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Three radars are better than one

August 14, 2014 8:11 am | Comments

Putting three radars on a plane to measure rainfall may seem like overkill. But for the Integrated Precipitation and Hydrology Experiment field campaign in North Carolina recently, more definitely was better. The system is specifically designed to measure rain in difficult-to-forecast mountain regions, where a wide range of frequencies to need be covered so that researchers can detect the more than 30 varieties of rainfall.

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Test reveals purity of graphene

August 14, 2014 8:02 am | by Mike Williams, Rice Univ. | Comments

Graphene may be tough, but those who handle it had better be tender. The environment surrounding the atom-thick carbon material can influence its electronic performance, according to researchers at Rice and Osaka universities who have come up with a simple way to spot contaminants.

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Nanotech invention improves effectiveness of the “penicillin of cancer”

August 14, 2014 8:01 am | by Jared Sagoff, Argonne National Laboratory | Comments

By combining magnetic nanoparticles with one of the most common and effective chemotherapy drugs, Argonne National Laboratory researchers have created a way to deliver anti-cancer drugs directly into the nucleus of cancer cells. They have created nano-sized bubbles, or “micelles,” that contain magnetic nanoparticles of iron oxide and cisplatin, a conventional chemotherapy drug also known as “the penicillin of cancer.”

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Single gene controls jet lag

August 14, 2014 7:52 am | Comments

Scientists at the Salk Institute for Biological Studies have identified a gene that regulates sleep and wake rhythms. The discovery of the role of this gene, called Lhx1, provides scientists with a potential therapeutic target to help night-shift workers or jet lagged travelers adjust to time differences more quickly. The results, published in eLife, can point to treatment strategies for sleep problems caused by a variety of disorders.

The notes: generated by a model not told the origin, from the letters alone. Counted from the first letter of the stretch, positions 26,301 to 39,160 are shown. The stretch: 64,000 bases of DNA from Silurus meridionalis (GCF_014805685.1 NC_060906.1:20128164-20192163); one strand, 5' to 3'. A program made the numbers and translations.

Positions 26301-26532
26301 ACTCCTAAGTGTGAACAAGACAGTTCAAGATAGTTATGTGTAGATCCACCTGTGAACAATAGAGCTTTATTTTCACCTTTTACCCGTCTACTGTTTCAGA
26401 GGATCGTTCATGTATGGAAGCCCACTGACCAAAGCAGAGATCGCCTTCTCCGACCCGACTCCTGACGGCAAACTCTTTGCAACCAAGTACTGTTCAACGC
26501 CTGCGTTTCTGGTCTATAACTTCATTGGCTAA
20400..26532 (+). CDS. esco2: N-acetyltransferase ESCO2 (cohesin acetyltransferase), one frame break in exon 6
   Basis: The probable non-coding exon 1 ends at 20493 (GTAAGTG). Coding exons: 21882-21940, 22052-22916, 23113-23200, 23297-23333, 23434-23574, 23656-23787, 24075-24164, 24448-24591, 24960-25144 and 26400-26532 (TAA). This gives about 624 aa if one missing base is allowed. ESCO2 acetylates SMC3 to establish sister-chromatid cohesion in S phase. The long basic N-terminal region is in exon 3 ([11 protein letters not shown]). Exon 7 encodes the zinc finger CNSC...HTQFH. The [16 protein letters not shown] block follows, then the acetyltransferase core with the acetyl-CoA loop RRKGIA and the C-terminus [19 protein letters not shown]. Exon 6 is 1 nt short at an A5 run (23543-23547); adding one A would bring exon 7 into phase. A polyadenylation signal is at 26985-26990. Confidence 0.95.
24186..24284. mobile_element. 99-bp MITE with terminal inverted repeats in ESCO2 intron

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New material could enhance fast, accurate DNA sequencing

August 14, 2014 7:41 am | by Liz Ahlberg, Physical Sciences Editor, Univ. of Illinois, Urbana-Champaign | Comments

Gene-based personalized medicine has many possibilities for diagnosis and targeted therapy, but one big bottleneck: the expensive and time-consuming DNA sequencing process. Now, researchers at the Univ. of Illinois at Urbana-Champaign have found that nanopores in the material molybdenum disulfide (MoS2) could sequence DNA more accurately, quickly and inexpensively than anything yet available.

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Panel urges second pneumonia shot for older adults

August 13, 2014 5:20 pm | by Mike Stobbe - AP Medical Writer - Associated Press | Comments

A federal panel says older Americans should start getting a new vaccine against bacteria that cause pneumonia. The Advisory Committee on Immunization Practices voted Wednesday to recommend a dose of the expensive new shot for people 65 and older. The panel said older adults should still get an older pneumococcal vaccine, too.

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Study questions need for most people to cut salt

August 13, 2014 5:20 pm | by Marilynn Marchione - AP Chief Medical Writer - Associated Press | Comments

  A large international study questions the conventional wisdom that most people should cut back on salt, suggesting that the amount most folks consume is okay for heart health—and too little may be as bad as too much. The findings came under immediate attack by other scientists. Limiting salt is still important for people with high blood pressure.